Texas Deputy Sues Woman For 'Mental Anguish' After He Kills Her Son-in-Law

A Texas deputy has filed a lawsuit against a woman for past and future "mental anguish" after he was called to her house last year on a 911 call and forced to kill her son-in-law, who was allegedly behaving irrationally after using drugs.
1 year ago by David
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A Texas deputy has filed a lawsuit against a woman for past and future "mental anguish" after he was called to her house last year on a 911 call and forced to kill her son-in-law, who was allegedly behaving irrationally after using drugs.

According to the Houston Chronicle, Harris County Deputy Brady Pullen is demanding that Camina Figueroa pay him $200,000 because she did not "adequately warn" dispatchers that Kemal Yazar "posed a violent threat to others" when she called 911 to say that he was acting crazy after several days of using bath salts.

The lawsuit notes that "defendant [Figueroa] decided to evacuate the children for safety reasons" before calling police.

Pullen claimed that he was violently attacked by Yazar as soon as he went through the door. The deputy said he was bitten and his nose was broken. Officers used their Tasers on Yazar, and then fired multiple shots with their service weapons, killing him.

However, Corina Padilla, who witnessed the incident, said that her brother-in-law never touched the officers and was backing away with his hands up when they shot him.

"At no moment did Kemal assault the officer," she insisted. "An unarmed man, a family guy, father and husband of three girls was killed. He had no criminal record. He was self-employed in import-export of very expensive rugs from Turkey and Persia."

Padilla said that Yazar was suffering from stress and had consumed some tea that caused him to hallucinate.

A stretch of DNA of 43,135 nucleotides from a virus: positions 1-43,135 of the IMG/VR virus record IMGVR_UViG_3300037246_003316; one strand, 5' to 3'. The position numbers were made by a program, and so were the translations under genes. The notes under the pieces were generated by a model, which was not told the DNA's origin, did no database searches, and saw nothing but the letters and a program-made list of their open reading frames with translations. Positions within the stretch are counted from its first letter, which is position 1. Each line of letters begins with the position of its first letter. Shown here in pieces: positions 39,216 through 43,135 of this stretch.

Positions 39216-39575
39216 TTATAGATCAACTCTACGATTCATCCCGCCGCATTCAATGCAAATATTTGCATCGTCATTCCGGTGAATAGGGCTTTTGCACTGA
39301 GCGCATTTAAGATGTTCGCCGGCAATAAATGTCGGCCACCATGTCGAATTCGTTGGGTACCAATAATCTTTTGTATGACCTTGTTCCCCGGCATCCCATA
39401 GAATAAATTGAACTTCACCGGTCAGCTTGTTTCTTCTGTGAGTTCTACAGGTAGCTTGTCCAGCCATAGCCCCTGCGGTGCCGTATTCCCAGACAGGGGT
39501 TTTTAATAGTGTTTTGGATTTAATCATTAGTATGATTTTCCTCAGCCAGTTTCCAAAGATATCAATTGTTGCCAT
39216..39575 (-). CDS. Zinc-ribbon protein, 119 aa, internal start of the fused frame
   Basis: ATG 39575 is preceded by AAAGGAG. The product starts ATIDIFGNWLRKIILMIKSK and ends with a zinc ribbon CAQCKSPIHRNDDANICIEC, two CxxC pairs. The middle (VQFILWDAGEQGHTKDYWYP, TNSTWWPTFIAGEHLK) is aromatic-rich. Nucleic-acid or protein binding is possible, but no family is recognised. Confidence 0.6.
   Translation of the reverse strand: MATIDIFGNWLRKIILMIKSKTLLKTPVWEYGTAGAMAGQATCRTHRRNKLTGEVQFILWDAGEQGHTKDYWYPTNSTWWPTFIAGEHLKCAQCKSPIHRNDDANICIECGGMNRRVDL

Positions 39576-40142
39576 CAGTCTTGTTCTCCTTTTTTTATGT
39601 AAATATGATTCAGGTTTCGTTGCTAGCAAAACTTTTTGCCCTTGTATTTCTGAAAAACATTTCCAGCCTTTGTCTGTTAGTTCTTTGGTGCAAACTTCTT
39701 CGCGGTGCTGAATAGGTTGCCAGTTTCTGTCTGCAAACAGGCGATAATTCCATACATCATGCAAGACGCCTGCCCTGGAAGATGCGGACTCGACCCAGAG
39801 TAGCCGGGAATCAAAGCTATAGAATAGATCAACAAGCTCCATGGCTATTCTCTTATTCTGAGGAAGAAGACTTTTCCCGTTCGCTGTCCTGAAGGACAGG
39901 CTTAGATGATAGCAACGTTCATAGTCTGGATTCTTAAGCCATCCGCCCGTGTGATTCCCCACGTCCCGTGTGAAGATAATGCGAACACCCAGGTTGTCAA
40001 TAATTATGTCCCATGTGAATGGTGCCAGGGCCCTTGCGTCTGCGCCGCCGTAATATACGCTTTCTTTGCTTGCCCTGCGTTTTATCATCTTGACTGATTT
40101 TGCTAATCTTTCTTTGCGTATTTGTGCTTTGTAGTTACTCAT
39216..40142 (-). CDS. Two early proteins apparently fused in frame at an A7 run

She lashed out at Pullen for the "outrageous" lawsuit, adding that the officer "could have prevented it from happening, but he murdered our family member. Not only that, but he has the audacity to sue for money because he got injured when he was responding to the call."

KTRK legal analyst Joel Androphy said that deputies should know that every 911 call is a potentially dangerous situation.

"It sends a bad message out there," Androphy explained. "And if this lawsuit succeeds, it basically shuts down 9-1-1 calls to some degree, because people will be afraid if they make the call they are going to get sued. And the sheriff should not condone this type of action."

Criminal Attorney Brian Wice told KPRC that the lawsuit was "a slap in the face to first responders everywhere."

"Look, police officers know everyday, everywhere they go, they could be in a dangerous situation, so this guy is going to try step out and collect money for taking that risk," Wice said.

Harris County Sheriff Adrian Garcia agreed that the suit was "unprecedented."

"So we're allowing our legal staff to manage this case and we'll see where it takes us," Garcia told KTRK.

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